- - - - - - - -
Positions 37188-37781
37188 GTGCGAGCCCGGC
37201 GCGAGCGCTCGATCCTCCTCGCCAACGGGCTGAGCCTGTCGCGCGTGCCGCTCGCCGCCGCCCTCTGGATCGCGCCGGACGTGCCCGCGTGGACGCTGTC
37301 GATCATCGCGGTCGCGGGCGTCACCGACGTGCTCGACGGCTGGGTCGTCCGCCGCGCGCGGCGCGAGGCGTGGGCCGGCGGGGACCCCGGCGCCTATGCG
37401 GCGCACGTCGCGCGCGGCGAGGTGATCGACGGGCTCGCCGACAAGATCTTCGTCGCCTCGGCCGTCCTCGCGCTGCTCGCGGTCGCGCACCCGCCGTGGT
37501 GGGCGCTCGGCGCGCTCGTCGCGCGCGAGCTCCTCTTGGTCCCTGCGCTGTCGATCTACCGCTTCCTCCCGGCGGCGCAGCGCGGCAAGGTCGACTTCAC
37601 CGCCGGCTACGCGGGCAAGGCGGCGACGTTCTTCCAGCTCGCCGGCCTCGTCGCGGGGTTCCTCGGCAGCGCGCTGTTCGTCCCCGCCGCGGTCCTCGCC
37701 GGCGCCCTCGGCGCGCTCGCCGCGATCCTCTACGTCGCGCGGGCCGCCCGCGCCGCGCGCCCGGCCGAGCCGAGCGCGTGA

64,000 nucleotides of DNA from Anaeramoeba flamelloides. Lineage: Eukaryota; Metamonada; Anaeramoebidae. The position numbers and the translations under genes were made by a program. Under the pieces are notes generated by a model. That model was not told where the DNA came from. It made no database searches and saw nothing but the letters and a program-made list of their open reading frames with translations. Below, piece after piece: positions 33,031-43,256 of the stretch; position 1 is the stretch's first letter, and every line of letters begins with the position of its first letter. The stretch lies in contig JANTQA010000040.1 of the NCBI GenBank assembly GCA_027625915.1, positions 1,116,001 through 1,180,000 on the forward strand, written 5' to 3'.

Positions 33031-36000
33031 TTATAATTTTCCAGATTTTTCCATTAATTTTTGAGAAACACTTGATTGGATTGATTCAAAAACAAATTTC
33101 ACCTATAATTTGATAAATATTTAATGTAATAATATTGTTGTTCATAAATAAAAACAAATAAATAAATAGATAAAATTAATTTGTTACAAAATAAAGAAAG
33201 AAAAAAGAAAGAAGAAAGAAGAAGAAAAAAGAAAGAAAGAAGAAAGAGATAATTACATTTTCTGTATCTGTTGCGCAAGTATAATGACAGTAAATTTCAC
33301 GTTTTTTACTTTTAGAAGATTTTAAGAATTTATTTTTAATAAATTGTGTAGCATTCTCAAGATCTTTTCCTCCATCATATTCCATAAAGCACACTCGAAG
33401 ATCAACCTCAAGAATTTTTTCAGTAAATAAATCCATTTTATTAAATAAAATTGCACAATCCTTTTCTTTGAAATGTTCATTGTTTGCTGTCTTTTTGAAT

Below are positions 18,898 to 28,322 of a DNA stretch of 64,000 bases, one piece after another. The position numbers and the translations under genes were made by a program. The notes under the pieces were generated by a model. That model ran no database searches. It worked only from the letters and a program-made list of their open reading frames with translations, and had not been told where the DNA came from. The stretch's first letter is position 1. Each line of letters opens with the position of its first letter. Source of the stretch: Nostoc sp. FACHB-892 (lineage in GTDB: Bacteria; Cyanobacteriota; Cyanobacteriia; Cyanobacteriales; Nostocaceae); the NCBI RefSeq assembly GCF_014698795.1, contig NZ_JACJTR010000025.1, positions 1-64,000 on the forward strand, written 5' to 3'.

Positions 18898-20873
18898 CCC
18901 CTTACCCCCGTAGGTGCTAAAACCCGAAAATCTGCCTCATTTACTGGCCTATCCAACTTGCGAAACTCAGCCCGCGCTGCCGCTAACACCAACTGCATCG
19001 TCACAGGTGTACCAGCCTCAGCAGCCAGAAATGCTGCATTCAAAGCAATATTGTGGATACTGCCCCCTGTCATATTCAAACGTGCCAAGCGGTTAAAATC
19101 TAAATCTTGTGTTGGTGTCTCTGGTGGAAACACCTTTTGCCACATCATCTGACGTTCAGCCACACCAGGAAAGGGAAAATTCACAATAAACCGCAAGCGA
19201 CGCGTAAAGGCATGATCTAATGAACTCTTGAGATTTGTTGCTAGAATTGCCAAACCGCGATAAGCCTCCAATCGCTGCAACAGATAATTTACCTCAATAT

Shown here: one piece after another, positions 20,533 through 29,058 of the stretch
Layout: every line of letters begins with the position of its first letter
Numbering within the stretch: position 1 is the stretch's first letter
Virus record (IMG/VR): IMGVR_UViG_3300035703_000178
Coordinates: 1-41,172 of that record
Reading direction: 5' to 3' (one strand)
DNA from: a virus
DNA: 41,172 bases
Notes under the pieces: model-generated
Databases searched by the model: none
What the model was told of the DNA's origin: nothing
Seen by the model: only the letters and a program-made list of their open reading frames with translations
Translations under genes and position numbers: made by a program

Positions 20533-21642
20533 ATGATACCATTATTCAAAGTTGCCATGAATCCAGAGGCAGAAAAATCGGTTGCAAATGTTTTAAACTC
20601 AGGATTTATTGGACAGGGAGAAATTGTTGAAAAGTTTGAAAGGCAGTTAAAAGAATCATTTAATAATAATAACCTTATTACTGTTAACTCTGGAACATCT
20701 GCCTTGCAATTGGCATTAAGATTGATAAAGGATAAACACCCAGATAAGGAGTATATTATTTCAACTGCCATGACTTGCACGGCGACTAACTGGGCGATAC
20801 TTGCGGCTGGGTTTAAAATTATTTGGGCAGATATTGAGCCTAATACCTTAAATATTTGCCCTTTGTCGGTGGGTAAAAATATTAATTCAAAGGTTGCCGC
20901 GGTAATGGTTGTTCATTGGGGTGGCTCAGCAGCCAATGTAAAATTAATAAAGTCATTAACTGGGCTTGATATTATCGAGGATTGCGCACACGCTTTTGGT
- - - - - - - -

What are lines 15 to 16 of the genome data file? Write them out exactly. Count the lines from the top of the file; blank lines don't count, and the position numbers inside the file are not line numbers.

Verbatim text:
33401 ATCAACCTCAAGAATTTTTTCAGTAAATAAATCCATTTTATTAAATAAAATTGCACAATCCTTTTCTTTGAAATGTTCATTGTTTGCTGTCTTTTTGAAT

Below are positions 18,898 to 28,322 of a DNA stretch of 64,000 bases, one piece after another. The position numbers and the translations under genes were made by a program. The notes under the pieces were generated by a model. That model ran no database searches. It worked only from the letters and a program-made list of their open reading frames with translations, and had not been told where the DNA came from. The stretch's first letter is position 1. Each line of letters opens with the position of its first letter. Source of the stretch: Nostoc sp. FACHB-892 (lineage in GTDB: Bacteria; Cyanobacteriota; Cyanobacteriia; Cyanobacteriales; Nostocaceae); the NCBI RefSeq assembly GCF_014698795.1, contig NZ_JACJTR010000025.1, positions 1-64,000 on the forward strand, written 5' to 3'.